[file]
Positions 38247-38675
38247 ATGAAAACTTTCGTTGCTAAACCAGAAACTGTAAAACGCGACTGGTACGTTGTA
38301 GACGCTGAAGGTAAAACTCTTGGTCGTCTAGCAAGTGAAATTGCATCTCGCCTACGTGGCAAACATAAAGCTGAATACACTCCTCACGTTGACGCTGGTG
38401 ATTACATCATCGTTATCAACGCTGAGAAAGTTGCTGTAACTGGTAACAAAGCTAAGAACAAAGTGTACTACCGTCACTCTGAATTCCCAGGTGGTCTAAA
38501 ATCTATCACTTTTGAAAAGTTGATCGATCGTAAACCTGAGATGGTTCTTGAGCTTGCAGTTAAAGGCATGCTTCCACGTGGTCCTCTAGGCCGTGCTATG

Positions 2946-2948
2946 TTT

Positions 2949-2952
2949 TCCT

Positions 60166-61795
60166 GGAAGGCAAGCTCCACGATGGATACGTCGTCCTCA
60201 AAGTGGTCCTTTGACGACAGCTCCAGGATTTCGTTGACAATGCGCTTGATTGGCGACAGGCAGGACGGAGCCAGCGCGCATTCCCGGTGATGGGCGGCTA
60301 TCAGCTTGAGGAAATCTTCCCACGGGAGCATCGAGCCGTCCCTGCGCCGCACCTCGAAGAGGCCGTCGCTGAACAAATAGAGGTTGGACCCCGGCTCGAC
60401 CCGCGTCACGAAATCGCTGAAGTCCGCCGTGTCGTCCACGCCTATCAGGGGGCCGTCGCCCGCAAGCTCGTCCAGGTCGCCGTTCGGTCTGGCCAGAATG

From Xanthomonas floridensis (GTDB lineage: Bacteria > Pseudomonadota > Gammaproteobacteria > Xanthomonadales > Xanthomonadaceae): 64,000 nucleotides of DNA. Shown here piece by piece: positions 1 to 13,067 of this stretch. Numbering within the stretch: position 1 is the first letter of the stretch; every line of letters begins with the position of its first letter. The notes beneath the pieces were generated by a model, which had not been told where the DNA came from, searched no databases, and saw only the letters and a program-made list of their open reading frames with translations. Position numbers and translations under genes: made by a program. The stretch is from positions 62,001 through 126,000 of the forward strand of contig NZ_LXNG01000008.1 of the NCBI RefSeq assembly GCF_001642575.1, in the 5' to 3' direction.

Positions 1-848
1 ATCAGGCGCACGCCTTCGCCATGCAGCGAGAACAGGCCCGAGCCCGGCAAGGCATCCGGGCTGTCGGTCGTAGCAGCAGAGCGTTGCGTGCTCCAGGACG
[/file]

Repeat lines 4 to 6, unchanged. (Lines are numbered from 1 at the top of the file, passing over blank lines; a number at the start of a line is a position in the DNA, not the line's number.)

38401 ATTACATCATCGTTATCAACGCTGAGAAAGTTGCTGTAACTGGTAACAAAGCTAAGAACAAAGTGTACTACCGTCACTCTGAATTCCCAGGTGGTCTAAA
38501 ATCTATCACTTTTGAAAAGTTGATCGATCGTAAACCTGAGATGGTTCTTGAGCTTGCAGTTAAAGGCATGCTTCCACGTGGTCCTCTAGGCCGTGCTATG

Positions 2946-2948